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I discuss the Exception Safety Guaratees and devised an example that I think provides the Strong Guarantee:

template<typename E, typename LT>
void strongSort(vector<E*> &data, LT lt) // works on pointers
  vector<E*> temp { data };  // bad_alloc? but 'data' not changed. 
  sort(temp.begin(), temp.end(), lt); // 'lt' might throw!
  swap(temp, data); // considered safe.

Just an easy (C++0x)-example how this is used:

int main() {
  vector<int*> data { new int(3), new int(7), new int(2), new int(5) };
  strongSort( data, [](int *a, int *b){ return *a<*b;} );
  for(auto e : data) cout << *e << " ";

Assuming LT does not change the elments, but it may throw. Is it correct to assume thiat the code provides

  • the Strong Exception Safety guarantee
  • Is Exception Neutral, w.r.t to LT
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I would do away with using pointers within the vector, they make things awkward for no real benefit. std::vector<int> would illustrate your point as well, and save you from memory leaks. –  Matthieu M. Aug 7 '11 at 15:36
Well, yes. int is a bad example, I should have done this with Image. And then, I agree with jagansai below, I should use shared_ptr. –  towi Aug 8 '11 at 8:57
not necessarily (the resource is not shared) a unique_ptr would do well (if you have C++0x) –  Matthieu M. Aug 8 '11 at 9:47
This would break the point of my example, where I want to show the copy-work-swap-Idiom for the strong exception safe guarantee With the unique_ptr one can not copy, only move. Therefore, if anything goes wrong in the LT-oepration, the strong exception guarantee is broken. –  towi Aug 8 '11 at 9:50
right... the resource is shared because of an implementation detail. Perhaps that the right fix would be to use a std::vector<std::unique_ptr<Image>> to store the images, and supplement it by a std::vector<Image*>, that would serve as an index, and then sort the index, not the content holder. (I don't like shared_ptr much, shared ownership is usually an indication of a faulty design). –  Matthieu M. Aug 8 '11 at 9:57

2 Answers 2

up vote 1 down vote accepted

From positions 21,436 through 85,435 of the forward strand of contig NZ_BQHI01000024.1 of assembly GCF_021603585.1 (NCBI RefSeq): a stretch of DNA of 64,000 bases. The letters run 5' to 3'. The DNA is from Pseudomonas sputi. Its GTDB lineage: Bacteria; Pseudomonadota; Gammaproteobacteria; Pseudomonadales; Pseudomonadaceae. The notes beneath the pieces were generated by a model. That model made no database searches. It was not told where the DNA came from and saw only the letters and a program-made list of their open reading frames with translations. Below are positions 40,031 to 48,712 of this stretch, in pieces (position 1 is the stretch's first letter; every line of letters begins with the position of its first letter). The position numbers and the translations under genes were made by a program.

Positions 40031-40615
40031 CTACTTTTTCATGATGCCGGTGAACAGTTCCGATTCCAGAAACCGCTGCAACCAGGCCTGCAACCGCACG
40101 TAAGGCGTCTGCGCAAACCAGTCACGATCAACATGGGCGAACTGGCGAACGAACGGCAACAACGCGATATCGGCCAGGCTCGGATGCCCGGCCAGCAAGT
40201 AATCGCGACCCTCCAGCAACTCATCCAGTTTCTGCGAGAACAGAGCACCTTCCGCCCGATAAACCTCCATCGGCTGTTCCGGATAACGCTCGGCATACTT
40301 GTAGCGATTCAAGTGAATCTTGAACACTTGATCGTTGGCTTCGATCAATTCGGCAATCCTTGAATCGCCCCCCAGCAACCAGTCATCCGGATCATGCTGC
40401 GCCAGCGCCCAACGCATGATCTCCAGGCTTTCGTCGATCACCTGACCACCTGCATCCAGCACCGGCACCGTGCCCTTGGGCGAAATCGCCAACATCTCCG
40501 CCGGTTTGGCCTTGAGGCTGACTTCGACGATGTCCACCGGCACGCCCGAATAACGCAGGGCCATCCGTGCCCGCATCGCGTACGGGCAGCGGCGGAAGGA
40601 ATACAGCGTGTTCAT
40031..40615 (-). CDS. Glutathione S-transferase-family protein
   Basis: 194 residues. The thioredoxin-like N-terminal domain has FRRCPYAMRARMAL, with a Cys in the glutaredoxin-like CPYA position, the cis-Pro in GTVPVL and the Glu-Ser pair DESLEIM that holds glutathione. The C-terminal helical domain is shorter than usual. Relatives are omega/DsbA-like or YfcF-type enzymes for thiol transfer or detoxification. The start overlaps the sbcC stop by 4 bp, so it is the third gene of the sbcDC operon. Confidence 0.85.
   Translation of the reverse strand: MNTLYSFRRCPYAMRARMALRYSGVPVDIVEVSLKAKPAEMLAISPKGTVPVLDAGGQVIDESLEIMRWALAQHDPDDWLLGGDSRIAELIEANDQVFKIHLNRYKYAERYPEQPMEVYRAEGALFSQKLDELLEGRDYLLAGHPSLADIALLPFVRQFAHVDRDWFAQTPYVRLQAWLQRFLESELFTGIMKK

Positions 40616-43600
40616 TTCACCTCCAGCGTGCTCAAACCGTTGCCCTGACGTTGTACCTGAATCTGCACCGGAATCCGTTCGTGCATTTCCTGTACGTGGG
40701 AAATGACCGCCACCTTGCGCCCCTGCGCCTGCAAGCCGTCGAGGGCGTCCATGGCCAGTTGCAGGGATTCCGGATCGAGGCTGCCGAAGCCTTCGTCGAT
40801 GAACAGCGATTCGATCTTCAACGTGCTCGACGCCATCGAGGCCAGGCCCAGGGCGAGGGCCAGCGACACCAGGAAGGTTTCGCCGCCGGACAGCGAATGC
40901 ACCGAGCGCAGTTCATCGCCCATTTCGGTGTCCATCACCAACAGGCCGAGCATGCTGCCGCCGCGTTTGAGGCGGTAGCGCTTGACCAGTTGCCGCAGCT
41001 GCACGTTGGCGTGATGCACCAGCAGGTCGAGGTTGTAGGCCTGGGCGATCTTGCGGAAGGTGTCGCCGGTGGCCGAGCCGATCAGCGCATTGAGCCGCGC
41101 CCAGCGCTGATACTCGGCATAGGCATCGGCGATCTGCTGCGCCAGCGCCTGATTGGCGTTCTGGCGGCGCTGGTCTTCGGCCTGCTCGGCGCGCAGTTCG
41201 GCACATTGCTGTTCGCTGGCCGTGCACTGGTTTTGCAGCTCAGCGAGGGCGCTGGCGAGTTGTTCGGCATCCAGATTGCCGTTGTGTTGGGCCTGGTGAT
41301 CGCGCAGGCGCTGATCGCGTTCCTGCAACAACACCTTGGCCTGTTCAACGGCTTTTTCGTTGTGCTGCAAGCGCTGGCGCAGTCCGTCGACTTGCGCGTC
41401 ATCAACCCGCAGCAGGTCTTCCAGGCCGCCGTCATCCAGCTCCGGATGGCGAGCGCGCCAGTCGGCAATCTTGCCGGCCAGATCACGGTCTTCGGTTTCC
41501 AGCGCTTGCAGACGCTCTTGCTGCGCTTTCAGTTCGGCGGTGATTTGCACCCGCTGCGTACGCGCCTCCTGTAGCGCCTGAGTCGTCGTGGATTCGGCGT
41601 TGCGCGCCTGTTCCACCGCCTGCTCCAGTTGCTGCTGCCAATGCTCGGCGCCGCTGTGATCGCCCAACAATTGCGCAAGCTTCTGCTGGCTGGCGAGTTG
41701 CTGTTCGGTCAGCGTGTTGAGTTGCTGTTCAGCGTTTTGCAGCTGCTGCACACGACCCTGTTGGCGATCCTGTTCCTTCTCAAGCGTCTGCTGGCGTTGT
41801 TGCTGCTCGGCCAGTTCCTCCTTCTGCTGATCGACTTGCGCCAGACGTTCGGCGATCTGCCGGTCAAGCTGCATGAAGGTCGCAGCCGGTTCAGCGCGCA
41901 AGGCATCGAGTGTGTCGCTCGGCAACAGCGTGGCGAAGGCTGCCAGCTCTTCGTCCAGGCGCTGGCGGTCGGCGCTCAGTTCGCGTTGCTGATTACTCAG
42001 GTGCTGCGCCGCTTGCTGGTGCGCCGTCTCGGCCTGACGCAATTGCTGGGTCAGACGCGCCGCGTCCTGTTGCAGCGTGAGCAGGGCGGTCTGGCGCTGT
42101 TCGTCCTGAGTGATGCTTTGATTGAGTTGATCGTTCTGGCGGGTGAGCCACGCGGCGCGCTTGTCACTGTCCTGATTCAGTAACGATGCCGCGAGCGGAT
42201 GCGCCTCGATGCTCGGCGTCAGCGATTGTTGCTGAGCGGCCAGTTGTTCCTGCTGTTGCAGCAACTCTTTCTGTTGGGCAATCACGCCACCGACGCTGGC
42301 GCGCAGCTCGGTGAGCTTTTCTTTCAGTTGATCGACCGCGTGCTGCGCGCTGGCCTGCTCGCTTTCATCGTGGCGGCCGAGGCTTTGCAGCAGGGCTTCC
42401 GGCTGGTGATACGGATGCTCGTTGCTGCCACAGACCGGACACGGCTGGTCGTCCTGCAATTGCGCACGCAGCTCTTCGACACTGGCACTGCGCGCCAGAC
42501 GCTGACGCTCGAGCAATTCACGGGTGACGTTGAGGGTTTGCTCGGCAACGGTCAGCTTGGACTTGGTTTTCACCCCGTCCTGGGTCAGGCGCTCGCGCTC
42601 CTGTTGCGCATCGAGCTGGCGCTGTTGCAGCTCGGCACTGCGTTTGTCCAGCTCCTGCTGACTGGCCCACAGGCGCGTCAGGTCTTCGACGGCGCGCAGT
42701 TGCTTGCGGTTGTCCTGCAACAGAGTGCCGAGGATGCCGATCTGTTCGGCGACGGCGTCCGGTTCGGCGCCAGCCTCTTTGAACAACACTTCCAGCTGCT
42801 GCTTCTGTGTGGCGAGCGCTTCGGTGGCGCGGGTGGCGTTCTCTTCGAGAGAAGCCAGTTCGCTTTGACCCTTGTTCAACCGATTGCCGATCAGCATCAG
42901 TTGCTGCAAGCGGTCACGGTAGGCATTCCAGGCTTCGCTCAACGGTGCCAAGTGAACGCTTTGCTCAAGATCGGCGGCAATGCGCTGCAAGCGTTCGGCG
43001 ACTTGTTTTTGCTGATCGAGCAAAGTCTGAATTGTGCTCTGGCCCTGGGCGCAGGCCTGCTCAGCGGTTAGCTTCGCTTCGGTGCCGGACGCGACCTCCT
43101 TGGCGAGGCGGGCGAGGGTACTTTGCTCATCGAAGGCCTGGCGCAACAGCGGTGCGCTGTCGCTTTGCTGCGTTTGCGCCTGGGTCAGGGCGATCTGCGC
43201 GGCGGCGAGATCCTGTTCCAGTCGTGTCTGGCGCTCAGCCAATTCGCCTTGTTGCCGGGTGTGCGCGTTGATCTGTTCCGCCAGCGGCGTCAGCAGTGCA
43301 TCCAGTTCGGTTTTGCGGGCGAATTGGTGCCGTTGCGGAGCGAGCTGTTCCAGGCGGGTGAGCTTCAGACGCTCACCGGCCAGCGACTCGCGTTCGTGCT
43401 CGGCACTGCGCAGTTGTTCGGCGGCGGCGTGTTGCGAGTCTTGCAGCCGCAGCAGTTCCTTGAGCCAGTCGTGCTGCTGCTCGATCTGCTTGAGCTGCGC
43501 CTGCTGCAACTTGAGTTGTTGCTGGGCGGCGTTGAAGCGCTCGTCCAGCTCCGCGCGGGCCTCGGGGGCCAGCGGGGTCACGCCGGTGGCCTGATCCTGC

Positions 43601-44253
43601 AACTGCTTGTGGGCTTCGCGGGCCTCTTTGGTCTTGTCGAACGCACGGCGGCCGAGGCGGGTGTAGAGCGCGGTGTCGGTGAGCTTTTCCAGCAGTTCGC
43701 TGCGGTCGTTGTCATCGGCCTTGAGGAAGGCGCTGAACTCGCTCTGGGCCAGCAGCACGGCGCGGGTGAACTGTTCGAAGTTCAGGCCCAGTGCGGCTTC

Yes. Strong exception guarantee means that the operation completes successfully or leaves the data unchanged.

Exception neutral means that you let the exceptions propagate.

share|improve this answer

It is exception safe. To be more safe, why not use vector<shared_ptr<int>>

template<typename Type, typename Func>
void StrongSort( vector<shared_ptr<Type>>& elems, Func fun)
    vector<shared_ptr<Type>> temp ( elems.begin(), elems.end());
    sort(temp.begin(), temp.end(), fun);
    swap(elems, temp);

vector<shared_ptr<int>> ints;
ints.push_back(shared_ptr<int>(new int(3)));
ints.push_back(shared_ptr<int>(new int(1)));
ints.push_back(shared_ptr<int>(new int(2)));
StrongSort(ints, [](shared_ptr<int> x, shared_ptr<int> y) -> bool { return *x < *y; });
share|improve this answer
two reasons: a) in my tutorial I have not covered shared_ptr at that point. b) shared_ptr comes with more runtime overhead. there is no real "share semantics" here, so no need for shared_ptr. But you could convince me to using unique_ptr -- they should come for free, but may render the example useless, because I can not make a copy of a vector of them ;-) –  towi Aug 7 '11 at 14:05
True. shared_ptr comes with an overhead. I was just trying to say, if you are using objects in place of primitive types, it's more safer to use "vector of shared_ptrs" instead of vector of pointers. –  Jagannath Aug 7 '11 at 15:07

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